The patient presented for a follow-up visit and did allow for her blood to be drawn. Her beta-hCG level at that appointment was 10638 mIU/ml, and her initial CD4 count was 183. She was scheduled for ultrasound.

The patient presented seven days later to our institution with tachycardia, peritoneal signs, and absence of an intrauterine pregnancy on bedside transvaginal ultrasound. Her beta-hCG was 7611 mIU/ml at that time. She was rushed emergently to the operating room for a suspected ruptured ectopic pregnancy. A hydropic-appearing right ovarian mass and ovary with adhesions to the pelvic sidewall, uterus, and rectum was discovered on diagnostic laparoscopy (Figure 1). A laparoscopic right salpingo-oophorectomy (RSO) was performed and required a mini-laparotomy for specimen removal. A chronic ectopic pregnancy was suspected at the time of surgery. The surgeons were concerned for decidual invasion into her bladder and rectum. Cystoscopy and proctoscopy were performed and confirmed a lack of involvement of these organs.

The specimen was read as an 18-cm choriocarcinoma arising out of an ovarian ectopic pregnancy versus a primary choriocarcinoma of the ovary (Figure 2). No clinical evidence of intrauterine disease was identified in this case, further supporting a non-gestational related choriocarcinoma. FISH testing on this specimen was abnormal, consistent with tetraploidy and an XXXX sex chromosome. She was admitted as an inpatient three days after her surgery secondary to a fever of 38.61°C, for further evaluation of her disease burden and possible complication from her laparoscopic RSO. Imaging at the time of admission revealed further abdominal disease (Figure 3) and a 12.4x15.4x16.5 cm mass of the right upper lung, which nearly replaced the entire right upper lobe, consistent with metastatic disease (Figure 4). Additionally, metastases in the frontal lobe of her cerebrum and cerebellum were seen on a CT scan of brain (Figure 5). Despite her extensive metastases, she was asymptomatic. The patient was started on emergent EMA-CO chemotherapy (etoposide, methotrexate, dactinomycin followed-by cyclophosphamide and vincristine). The patient experienced continued physical decline and altered mental status despite receiving four cycles of chemotherapy. Her CD4 count dropped as low as 79 cells/µL on highly active antiretroviral therapy (HAART) therapy while undergoing chemotherapy, and it never was greater than 200 cells/µL. Her family reported that she was non-compliant with her medications at home. The patient and her family decided to discharge her to a hospice care, and she died shortly thereafter.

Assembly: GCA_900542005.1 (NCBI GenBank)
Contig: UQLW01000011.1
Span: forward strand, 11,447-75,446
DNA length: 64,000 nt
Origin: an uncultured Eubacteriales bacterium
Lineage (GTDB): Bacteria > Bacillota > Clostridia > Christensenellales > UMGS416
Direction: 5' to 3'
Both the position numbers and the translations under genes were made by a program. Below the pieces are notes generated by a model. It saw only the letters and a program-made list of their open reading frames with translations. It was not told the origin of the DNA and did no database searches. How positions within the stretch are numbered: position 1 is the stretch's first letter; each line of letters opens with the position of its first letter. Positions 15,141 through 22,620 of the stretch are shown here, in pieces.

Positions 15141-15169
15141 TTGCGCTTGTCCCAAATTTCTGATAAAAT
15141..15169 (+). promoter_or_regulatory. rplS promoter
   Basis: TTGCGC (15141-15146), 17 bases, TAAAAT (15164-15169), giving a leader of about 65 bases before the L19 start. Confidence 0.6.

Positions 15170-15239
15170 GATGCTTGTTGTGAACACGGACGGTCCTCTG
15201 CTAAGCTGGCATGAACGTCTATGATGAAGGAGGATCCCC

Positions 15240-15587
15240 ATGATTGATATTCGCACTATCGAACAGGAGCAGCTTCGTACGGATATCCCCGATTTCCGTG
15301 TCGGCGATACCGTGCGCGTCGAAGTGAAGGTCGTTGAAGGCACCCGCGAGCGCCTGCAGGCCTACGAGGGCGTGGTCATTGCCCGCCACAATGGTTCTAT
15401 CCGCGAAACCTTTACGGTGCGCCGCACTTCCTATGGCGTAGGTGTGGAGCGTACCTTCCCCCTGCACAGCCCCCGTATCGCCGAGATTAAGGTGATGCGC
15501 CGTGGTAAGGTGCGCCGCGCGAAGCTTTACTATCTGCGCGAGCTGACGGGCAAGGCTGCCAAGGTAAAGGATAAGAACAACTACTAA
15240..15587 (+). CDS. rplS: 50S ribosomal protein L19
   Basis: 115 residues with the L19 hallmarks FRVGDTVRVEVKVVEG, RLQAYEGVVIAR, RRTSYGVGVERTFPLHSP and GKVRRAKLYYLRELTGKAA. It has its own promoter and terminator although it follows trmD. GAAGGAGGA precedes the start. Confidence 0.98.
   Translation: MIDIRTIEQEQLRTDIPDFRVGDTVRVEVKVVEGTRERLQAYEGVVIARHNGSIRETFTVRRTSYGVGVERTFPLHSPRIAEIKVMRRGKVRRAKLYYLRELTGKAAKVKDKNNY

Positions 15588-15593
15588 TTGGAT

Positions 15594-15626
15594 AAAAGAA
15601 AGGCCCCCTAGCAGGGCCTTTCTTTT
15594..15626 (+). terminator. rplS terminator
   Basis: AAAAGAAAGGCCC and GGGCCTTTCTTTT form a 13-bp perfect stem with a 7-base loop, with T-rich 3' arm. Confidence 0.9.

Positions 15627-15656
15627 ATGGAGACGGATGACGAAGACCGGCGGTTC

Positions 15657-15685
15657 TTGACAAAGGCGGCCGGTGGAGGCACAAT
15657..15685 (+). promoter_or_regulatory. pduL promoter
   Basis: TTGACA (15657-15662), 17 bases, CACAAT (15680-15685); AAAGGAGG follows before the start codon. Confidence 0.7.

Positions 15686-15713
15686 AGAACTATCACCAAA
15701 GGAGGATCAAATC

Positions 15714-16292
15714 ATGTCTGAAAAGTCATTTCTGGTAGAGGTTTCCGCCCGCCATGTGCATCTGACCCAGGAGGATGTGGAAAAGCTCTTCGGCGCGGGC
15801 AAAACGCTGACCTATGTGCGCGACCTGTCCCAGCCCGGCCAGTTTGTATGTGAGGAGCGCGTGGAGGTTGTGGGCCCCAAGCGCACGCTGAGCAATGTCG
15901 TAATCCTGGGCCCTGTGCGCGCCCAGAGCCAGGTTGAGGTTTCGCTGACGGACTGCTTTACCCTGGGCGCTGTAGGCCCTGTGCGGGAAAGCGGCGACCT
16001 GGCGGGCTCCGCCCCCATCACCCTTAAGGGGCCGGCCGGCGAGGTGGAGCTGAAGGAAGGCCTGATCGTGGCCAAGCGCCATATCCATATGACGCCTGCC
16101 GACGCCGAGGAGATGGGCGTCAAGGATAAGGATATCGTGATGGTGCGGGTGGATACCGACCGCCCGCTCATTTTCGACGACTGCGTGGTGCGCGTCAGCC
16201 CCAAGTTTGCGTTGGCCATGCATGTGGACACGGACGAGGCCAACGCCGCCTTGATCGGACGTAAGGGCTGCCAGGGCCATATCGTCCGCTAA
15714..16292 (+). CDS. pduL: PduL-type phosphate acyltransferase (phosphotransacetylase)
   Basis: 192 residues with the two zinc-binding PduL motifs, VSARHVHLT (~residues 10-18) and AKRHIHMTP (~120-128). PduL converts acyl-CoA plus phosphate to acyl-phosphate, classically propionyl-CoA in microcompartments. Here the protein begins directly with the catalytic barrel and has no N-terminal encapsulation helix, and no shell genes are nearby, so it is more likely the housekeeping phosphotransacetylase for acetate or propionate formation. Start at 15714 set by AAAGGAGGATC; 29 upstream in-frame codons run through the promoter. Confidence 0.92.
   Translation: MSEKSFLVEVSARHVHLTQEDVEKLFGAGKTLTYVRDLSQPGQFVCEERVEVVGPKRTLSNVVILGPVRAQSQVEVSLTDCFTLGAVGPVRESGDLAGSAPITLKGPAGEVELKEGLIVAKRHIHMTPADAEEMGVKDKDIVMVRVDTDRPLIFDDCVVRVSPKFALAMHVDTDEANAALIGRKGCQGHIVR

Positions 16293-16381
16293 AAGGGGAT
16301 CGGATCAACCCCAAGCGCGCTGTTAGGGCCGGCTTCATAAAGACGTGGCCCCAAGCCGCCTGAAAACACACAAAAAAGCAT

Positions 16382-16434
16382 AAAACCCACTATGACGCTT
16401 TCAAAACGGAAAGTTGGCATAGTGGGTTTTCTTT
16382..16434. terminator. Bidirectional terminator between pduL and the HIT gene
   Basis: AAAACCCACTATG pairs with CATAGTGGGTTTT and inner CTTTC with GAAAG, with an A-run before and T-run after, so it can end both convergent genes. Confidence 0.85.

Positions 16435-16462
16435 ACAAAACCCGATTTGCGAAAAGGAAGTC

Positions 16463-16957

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Figure 1: Right ovarian mass during laparoscopy.



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Figure 2: (A–C): Histologic sections revealed ruptured portions of ovarian parenchyma with diffuse sheets of mononucleated large round atypical cells with clear cytoplasm (cytotrophoblastic cells), intermediate cells, admixed multinucleated syncytiotrophoblastic cells, atypical mitotic figures, and abundant areas of hemorrhage and necrosis. (D) The syncytiotrophoblastic cells are highlighted by hCG immunohistochemical stain.



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Figure 3: Computed tomography scan of abdomen with and without contrast revealing 6.5x1.5x8.5 cm residual necrotic tumor in the right pelvis as well as mesenteric and retroperitoneal lymphadenopathy consistent with metastatic disease.



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Figure 4: Computed tomography scan of chest with contrast revealing 12.4x15.4x16.5 cm necrotic right upper lung mass which nearly entirely replaces the right upper lobe.



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Figure 5: Computed tomography scan of head with contrast showing small enhancing lesions within the left frontal lobe and left cerebellar hemisphere consistent with metastatic disease.



Discussion